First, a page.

• Melvyn Jones : trumpet and organ
  • Larry Sales : bass guitar
  • Dennis Moore : drums

Added later

  • Byron Watkins : saxophone
  • Charles Clark : saxophone

Late 1960s members[edit]

  • James Ramey (Baby Huey): lead vocals
  • Melvyn Jones : keyboards
  • Othello Anderson : flute
  • Rene Smith : percussion
  • Byron Watkins : tenor saxophone
  • Rick Marcotte : trumpet
  • Alton Littles : trumpet
  • Danny O'Neil : guitar
  • Dave Cook : organ
  • Dan Alfano : bass guitar
  • Plato Jones : bongos

Additional personnel

  • Jack Renee : unknown instrument
  • Philip Henry : unknown instrument
  • Moose (nickname): Drums

Discography (partial)[edit]

  • "Just Being Careful" / "Messin' with the Kid" .... Shann 73924 (1965)
  • "Just Being Careful" / "Messin' with the Kid" ....USA 801 (1965)
  • "Monkey Man" / Messin' with the Kid" .... St. Lawrence 1002 (1965, white label only)
  • "Monkey Man" / "Beg Me" ....St. Lawrence 1002 (1965, issued on both blue and white label)[2]
  • "Monkey Man" / "Messin' with the Kid" .... Satellite 2013 (1967)
  • "Mighty Mighty Children Pt I" / "Mighty Mighty Children Pt II" .... Curtom CR 1939 (1971)

References[edit]

  1. ^ Dean Milano (2009). The Chicago Music Scene: 1960s and 1970s. Books.google.com. p. 47. ISBN 9780738577296. Retrieved 2017-07-09.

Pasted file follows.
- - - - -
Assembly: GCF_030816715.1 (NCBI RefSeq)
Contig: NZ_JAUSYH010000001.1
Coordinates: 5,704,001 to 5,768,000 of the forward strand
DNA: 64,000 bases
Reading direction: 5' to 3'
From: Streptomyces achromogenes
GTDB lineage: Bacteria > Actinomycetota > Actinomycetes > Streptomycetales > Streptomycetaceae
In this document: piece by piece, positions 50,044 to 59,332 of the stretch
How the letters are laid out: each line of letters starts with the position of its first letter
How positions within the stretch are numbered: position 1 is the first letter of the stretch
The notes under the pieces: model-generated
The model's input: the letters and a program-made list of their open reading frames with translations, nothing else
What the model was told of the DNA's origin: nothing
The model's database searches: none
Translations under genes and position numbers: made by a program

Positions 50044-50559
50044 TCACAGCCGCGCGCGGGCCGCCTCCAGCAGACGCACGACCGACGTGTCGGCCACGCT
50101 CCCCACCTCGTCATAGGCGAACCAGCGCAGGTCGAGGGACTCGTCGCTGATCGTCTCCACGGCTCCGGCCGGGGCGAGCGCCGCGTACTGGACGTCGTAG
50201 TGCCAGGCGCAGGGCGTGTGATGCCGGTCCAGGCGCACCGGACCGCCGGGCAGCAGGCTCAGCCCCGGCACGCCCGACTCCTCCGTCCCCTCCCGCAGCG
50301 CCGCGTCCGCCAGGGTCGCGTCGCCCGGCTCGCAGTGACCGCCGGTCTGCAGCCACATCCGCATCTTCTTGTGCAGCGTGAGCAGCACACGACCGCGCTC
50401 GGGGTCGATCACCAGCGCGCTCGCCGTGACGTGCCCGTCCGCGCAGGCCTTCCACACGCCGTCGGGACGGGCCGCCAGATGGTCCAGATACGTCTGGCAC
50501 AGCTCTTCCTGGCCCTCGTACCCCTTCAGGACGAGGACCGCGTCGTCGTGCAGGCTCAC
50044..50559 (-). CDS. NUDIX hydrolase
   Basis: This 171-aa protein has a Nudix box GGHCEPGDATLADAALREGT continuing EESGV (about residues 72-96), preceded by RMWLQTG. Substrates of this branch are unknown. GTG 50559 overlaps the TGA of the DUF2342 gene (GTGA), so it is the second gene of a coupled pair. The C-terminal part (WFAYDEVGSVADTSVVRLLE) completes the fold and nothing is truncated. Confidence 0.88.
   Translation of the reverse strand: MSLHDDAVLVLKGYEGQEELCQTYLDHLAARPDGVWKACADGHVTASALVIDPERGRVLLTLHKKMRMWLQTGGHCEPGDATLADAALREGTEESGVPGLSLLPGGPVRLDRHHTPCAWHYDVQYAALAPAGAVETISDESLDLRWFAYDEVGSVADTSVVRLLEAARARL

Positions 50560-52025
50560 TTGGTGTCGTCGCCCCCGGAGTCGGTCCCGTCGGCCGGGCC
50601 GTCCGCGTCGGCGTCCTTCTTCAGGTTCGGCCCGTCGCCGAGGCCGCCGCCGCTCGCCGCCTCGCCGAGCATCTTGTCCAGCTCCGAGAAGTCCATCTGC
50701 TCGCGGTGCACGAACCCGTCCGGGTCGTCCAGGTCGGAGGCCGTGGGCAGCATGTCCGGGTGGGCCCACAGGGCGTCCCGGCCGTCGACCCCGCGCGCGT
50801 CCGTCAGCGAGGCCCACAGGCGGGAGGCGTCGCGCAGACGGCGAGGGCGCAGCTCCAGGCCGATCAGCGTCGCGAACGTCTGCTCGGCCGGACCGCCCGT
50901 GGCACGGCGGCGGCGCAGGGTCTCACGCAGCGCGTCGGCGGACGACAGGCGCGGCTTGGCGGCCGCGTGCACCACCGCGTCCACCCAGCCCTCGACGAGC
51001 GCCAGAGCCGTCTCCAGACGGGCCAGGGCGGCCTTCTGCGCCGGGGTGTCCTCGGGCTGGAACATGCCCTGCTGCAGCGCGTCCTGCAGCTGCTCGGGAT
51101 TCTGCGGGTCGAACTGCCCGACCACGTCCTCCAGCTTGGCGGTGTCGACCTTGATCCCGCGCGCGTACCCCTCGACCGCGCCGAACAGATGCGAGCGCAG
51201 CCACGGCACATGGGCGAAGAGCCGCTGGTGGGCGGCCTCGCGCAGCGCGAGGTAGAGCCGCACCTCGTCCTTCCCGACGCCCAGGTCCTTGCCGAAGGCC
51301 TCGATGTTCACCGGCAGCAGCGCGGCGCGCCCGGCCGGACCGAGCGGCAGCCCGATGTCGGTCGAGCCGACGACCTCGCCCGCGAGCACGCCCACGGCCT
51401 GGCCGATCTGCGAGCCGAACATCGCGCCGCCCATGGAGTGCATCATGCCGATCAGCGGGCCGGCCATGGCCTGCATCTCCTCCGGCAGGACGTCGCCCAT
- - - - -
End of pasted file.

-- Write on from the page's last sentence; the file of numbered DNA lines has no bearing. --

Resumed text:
2. ^ a b Chris Bishop (2005-06-02). "Baby Huey and the Baby Sitters". Garage Hangover. Retrieved 2017-07-09.
  3. ^ Jon Pareles (2001-11-20). The Rolling Stone Encyclopedia of Rock & Roll. Books.google.com. ISBN 9780671434571. Retrieved 2017-07-09.
  4. ^ Nielsen Business Media, Inc (1966-11-26). Billboard. Books.google.com. p. 50. Retrieved 2017-07-09.
  5. ^ Nielsen Business Media, Inc (1969-05-17). Billboard. Books.google.com. p. 25. Retrieved 2017-07-09.
  6. ^ Company, Johnson Publishing (1971-10-07). Jet. Books.google.com. p. 52. Retrieved 2017-07-09.
  7. ^ The Baby Huey Story; Sequel Records; CD NEECD 405; liner notes; by Peter Burns; Jan 1999
  8. ^ "Archived copy". Archived from the original on 2010-11-05. Retrieved 2011-01-05.CS1 maint: Archived copy as title (link)
  9. ^ "Archived copy". Archived from the original on 2011-07-08. Retrieved 2011-01-05.CS1 maint: Archived copy as title (link)
  10. ^ "Melvyn "Deacon" Jones" (PDF). Larkspurblues.com. Retrieved 2017-07-09.
  11. ^ Mike Emery (8 July 2017). "Blues legend from Richmond dies in California". Pal-item.com. Retrieved 8 July 2017.
  12. ^ "Electric City (3) Featuring Johnny Ross (2) - Gemini / We're Gonna Make It (Vinyl)". Discogs.com. Retrieved 2017-07-09.
  13. ^ "Various - The Northern Soul Story 4 (Vinyl, LP)". Discogs.com. Retrieved 2017-07-09.
  14. ^ "Johnny Ross, Jr. was a musician and mentor to fledgling artists | Obituaries". Nwitimes.com. 2006-02-14. Retrieved 2017-07-09.
  15. ^ Siciliano, Stephen (2007-10-11). "highwayscribery: Book Report: "40 Years With The Blues Legends" By Deacon Jones". Highwayscribery.blogspot.com. Retrieved 2017-07-09.
  16. ^ Doc Rock. "The Dead Rock Stars Club 2006 January To June". Thedeadrockstarsclub.com. Retrieved 2017-07-09.